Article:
If I had one talent as a mountaineer, it was the complete absence of a voice in my head telling me to be afraid of the edge. I have zero fear of falling and an absolutely unfounded belief in my own sense of balance.
|The view of Steven's Canyon (and my boots) from Faraway Rock, Mount Rainier. Photo by the author.|
Writing Howard Carter was a bit of a high wire act. Every plot element, every theme I was exploring had long ago been cast in bronze as a science fiction trope. I had a list of them that I wanted to use ranging from the freeze ray to the boy genius and as I ticked each of them off the list, I knew I was walking a ledge and in danger of my story plummeting to its death.
My newest Work In Progress actually, honestly, scares me in a way that actual cliffs do not. It's not because I've never written anything in this vein before, but because the path through the world of mysteries and thrillers is so well trod and the cliches so numerous that there are cliffs on every side and new ones opening before me with each previous one I successfully traverse.
That might be overselling it a little, but I'm not sure that the same couldn't be said for everything we write.
As authors, we live in a world where all the mountains have been climbed before. There aren't many 'first ascents' left for us to assay. So we walk in the footsteps of those who came before us and try to be aware of the anchors that they set along the path; some of them are solid and secure and we would be fools to ignore them while others are set in crumbling stone and we trust them at our peril.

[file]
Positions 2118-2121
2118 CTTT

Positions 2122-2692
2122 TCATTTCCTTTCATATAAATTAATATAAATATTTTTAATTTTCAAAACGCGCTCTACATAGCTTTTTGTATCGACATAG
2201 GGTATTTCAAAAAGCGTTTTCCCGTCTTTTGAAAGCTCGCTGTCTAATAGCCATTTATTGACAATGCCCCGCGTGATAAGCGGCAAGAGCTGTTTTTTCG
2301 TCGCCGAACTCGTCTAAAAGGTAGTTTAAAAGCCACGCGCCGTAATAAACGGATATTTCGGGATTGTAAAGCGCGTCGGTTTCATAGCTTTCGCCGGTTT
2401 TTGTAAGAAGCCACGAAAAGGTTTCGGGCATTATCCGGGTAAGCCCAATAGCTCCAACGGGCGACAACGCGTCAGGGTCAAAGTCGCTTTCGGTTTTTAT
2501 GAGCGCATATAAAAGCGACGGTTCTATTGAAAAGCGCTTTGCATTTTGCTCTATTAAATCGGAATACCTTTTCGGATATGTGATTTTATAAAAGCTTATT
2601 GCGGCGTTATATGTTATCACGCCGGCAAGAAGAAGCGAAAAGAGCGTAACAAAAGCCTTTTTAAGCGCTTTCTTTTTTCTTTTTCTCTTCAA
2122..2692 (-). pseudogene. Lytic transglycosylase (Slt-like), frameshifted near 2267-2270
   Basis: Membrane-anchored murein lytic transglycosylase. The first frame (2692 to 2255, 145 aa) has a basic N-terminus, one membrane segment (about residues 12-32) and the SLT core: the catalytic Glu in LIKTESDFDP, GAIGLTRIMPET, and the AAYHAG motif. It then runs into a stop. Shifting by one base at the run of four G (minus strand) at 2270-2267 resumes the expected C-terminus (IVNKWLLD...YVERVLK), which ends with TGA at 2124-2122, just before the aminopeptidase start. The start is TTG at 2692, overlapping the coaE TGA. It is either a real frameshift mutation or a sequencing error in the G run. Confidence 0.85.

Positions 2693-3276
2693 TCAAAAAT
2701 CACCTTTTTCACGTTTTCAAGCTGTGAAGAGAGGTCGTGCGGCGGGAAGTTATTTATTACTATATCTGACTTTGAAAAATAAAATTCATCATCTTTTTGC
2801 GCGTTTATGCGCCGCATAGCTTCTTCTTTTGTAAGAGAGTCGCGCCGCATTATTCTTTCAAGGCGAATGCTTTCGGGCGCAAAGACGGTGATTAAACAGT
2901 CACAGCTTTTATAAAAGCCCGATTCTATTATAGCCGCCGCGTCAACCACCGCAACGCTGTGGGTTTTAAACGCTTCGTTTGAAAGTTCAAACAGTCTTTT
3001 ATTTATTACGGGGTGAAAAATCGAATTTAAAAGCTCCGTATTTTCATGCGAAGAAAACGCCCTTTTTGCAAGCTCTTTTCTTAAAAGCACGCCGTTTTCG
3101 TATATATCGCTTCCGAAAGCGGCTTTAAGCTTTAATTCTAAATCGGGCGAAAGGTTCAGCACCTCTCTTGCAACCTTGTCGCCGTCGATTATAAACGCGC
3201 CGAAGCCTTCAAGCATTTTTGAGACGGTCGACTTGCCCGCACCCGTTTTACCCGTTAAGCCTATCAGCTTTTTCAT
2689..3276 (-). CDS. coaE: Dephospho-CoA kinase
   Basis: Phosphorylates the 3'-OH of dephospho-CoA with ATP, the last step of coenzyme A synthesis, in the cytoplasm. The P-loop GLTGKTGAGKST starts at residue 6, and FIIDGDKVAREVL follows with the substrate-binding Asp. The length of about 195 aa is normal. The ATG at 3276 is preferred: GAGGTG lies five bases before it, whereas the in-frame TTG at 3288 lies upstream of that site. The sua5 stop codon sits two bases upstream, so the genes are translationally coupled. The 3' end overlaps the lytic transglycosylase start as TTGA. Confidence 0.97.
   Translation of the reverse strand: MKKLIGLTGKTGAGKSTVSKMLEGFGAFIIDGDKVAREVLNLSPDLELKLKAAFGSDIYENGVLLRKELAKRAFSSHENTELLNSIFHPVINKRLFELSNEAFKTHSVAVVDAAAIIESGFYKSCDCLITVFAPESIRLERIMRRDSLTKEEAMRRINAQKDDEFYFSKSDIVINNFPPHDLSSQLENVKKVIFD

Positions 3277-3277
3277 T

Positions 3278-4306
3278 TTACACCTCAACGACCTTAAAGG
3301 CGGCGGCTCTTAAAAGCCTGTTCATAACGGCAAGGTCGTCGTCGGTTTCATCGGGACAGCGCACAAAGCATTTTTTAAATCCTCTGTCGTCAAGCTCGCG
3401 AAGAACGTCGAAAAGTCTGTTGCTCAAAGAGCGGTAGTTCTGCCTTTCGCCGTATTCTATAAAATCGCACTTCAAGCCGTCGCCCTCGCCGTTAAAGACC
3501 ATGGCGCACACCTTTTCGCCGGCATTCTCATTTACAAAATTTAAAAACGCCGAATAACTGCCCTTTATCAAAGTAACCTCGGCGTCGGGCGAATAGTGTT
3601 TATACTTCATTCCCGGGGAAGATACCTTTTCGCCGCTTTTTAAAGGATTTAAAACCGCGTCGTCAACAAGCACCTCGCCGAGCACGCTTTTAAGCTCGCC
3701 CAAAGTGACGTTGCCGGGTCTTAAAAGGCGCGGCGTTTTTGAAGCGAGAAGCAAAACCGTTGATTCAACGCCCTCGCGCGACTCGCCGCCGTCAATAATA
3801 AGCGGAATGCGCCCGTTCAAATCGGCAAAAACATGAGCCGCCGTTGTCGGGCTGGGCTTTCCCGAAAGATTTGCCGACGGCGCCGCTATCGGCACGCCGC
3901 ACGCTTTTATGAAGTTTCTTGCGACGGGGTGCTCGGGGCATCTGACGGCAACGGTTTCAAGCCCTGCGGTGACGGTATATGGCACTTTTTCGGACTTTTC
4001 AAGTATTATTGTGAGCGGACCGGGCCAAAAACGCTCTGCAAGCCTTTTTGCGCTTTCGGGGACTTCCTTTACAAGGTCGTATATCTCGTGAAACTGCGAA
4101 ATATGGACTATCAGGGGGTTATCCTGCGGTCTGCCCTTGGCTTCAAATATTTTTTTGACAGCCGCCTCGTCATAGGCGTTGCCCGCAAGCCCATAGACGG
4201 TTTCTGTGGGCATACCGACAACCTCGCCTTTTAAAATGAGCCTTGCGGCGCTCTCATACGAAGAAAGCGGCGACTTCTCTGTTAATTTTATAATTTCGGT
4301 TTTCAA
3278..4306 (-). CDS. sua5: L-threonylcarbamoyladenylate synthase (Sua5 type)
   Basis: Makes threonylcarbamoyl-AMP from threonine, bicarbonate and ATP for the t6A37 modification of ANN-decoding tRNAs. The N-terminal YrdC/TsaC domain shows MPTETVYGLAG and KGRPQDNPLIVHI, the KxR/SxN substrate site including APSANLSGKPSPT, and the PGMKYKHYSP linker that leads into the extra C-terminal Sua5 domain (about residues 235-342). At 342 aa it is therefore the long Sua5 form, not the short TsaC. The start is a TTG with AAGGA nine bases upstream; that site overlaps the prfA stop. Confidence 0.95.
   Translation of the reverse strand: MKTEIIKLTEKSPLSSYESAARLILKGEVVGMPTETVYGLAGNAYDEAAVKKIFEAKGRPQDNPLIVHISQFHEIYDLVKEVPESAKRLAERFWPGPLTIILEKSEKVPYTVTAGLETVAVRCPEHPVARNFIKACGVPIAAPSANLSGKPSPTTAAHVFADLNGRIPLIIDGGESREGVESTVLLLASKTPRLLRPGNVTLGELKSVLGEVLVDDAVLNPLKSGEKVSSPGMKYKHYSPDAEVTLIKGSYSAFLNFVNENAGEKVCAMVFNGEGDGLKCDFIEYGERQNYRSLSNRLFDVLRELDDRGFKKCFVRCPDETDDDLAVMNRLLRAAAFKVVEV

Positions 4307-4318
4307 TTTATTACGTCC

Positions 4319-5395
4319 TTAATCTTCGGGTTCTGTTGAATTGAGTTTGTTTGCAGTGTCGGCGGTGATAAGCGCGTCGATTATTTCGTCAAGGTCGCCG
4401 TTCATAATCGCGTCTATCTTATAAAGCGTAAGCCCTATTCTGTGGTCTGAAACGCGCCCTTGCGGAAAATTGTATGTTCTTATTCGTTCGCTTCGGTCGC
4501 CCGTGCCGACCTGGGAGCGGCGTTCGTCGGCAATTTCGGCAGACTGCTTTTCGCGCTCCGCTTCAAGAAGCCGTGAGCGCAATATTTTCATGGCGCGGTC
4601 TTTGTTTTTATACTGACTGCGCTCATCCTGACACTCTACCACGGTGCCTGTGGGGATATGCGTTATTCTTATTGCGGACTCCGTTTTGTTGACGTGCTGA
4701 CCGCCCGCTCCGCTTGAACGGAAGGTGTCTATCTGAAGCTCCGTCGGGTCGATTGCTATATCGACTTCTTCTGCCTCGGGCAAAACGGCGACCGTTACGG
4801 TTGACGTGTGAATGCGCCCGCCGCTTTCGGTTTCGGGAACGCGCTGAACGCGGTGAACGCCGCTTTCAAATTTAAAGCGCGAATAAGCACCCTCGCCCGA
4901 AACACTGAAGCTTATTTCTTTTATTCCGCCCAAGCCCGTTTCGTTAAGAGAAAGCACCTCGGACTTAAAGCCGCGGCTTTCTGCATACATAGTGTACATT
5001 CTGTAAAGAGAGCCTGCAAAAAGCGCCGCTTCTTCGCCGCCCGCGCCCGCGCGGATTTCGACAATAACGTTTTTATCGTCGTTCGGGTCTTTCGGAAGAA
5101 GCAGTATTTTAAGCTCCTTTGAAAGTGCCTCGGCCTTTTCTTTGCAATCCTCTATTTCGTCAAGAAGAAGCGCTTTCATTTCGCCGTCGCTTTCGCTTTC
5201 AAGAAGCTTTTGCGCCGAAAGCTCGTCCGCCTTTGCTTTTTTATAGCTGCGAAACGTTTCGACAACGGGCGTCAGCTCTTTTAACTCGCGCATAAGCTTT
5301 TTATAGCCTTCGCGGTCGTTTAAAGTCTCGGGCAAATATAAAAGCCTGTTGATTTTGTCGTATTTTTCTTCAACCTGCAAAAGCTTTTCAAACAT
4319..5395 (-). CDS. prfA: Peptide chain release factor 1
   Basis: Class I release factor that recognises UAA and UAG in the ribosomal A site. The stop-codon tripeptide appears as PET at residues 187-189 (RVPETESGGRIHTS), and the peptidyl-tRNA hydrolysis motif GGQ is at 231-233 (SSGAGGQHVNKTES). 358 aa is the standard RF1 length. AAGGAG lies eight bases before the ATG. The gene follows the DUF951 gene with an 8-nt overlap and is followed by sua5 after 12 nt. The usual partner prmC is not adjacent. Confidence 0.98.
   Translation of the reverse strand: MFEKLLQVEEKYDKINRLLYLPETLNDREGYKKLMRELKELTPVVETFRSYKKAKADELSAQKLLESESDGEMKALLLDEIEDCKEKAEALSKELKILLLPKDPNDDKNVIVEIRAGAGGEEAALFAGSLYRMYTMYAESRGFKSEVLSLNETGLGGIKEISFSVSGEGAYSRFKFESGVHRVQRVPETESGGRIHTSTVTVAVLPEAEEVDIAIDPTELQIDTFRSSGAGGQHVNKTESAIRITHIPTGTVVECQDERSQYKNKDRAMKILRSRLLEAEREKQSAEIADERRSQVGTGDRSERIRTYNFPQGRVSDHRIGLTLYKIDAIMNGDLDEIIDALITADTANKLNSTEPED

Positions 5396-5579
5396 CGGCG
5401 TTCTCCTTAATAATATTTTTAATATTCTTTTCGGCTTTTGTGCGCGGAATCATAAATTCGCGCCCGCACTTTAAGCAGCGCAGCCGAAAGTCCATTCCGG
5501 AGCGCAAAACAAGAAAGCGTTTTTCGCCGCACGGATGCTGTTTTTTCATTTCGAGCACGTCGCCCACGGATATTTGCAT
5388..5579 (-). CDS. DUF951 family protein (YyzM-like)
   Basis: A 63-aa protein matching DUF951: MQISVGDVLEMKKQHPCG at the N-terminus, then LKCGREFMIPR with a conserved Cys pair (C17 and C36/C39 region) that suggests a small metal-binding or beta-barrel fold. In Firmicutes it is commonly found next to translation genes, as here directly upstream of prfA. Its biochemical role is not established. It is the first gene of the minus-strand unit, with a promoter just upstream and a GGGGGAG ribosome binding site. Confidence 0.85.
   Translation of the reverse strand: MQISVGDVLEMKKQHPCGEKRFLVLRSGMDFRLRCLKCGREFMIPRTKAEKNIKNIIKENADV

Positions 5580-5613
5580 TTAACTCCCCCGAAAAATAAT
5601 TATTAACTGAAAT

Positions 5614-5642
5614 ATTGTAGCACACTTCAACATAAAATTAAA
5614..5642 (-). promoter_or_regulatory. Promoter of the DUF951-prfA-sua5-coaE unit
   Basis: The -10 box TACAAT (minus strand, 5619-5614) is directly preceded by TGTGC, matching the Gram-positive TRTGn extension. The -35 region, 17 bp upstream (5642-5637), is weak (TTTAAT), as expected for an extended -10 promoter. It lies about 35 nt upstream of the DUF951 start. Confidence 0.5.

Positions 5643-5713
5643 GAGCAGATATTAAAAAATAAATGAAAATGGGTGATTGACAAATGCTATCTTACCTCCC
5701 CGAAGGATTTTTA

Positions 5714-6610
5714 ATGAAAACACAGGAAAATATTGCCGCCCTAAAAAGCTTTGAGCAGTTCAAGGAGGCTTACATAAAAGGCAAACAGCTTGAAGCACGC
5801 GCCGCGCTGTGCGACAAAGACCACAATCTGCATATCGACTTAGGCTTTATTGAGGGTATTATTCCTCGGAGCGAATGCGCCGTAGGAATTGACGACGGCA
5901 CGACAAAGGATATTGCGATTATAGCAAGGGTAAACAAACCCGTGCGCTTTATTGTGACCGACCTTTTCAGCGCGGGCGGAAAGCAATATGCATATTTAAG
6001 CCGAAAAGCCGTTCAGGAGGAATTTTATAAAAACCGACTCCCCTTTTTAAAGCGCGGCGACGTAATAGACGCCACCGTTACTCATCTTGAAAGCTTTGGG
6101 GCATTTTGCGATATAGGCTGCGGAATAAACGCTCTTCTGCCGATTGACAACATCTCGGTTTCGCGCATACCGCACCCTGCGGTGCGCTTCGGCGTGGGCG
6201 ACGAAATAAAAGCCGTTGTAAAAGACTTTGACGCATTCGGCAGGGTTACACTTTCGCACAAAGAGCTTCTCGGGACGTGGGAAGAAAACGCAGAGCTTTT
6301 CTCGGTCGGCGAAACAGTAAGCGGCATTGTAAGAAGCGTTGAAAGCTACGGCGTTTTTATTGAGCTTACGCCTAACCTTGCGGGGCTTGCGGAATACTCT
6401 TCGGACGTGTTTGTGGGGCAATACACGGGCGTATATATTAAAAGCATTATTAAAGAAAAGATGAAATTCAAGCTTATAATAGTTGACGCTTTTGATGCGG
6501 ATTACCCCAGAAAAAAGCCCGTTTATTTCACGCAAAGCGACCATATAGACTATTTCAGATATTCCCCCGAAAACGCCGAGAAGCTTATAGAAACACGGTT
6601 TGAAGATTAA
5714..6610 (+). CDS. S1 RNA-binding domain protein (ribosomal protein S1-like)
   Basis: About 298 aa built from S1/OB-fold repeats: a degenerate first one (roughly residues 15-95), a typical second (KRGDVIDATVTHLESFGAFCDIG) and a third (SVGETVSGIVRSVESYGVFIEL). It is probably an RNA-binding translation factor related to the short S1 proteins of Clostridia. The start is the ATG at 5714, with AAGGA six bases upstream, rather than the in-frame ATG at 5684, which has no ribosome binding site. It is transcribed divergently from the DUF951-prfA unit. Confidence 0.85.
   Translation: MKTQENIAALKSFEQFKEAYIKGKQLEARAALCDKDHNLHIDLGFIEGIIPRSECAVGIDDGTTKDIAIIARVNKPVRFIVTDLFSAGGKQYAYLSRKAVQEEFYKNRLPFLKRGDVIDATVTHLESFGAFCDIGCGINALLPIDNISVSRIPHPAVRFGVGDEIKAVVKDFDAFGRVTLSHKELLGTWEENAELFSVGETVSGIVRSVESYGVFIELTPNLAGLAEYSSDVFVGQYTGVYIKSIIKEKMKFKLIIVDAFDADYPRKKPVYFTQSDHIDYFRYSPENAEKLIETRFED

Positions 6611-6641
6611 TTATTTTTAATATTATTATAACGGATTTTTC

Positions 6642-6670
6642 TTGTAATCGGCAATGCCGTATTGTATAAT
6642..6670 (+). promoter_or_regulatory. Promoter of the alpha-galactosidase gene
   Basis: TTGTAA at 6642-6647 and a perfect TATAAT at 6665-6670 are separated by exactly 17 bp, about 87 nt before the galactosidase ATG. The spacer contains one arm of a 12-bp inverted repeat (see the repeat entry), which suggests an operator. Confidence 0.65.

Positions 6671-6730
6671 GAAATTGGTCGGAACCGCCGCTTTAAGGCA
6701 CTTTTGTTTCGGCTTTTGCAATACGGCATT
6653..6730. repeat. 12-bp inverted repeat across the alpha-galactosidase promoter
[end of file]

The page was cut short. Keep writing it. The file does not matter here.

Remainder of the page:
It's an imperfect metaphor and I don't climb mountains as much as I used to, but I've been spending a lot of time thinking about it recently as I laced my literal boots and set out through the meadows and valleys of Western Washington.
Unlike writing, mountaineering is often (but not always) a team sport. And it's here that my metaphor has the greatest chance of falling apart completely. In mountaineering, of course, you take precautions involving ropes and anchors and companions who will either point out that you're being an idiot or they will feed you more rope.
Writers are mostly solo artists, but I think most, if not all of us, have that First Audience. For Howard Carter, I threw it out there for anyone who reads this blog to see and invited the world to point out when my footing was uncertain and I should back away from the ledge.
In writing, you anchor your story in the truth of the scene and at the other end of the rope is your audience's faith in you. No matter how the tropes and cliches blow and circle you and attempt to knock you off the ridge, you cling to the truth of your scene and rely on your First Reader(s) to let you know if you're doing okay and feeding you more rope, or you're being an idiot and should turn back and try another route.
Either way is fine, I'm not afraid of falling and I don't mine living life on the edge as long as I have someone I trust not to let go of the rope.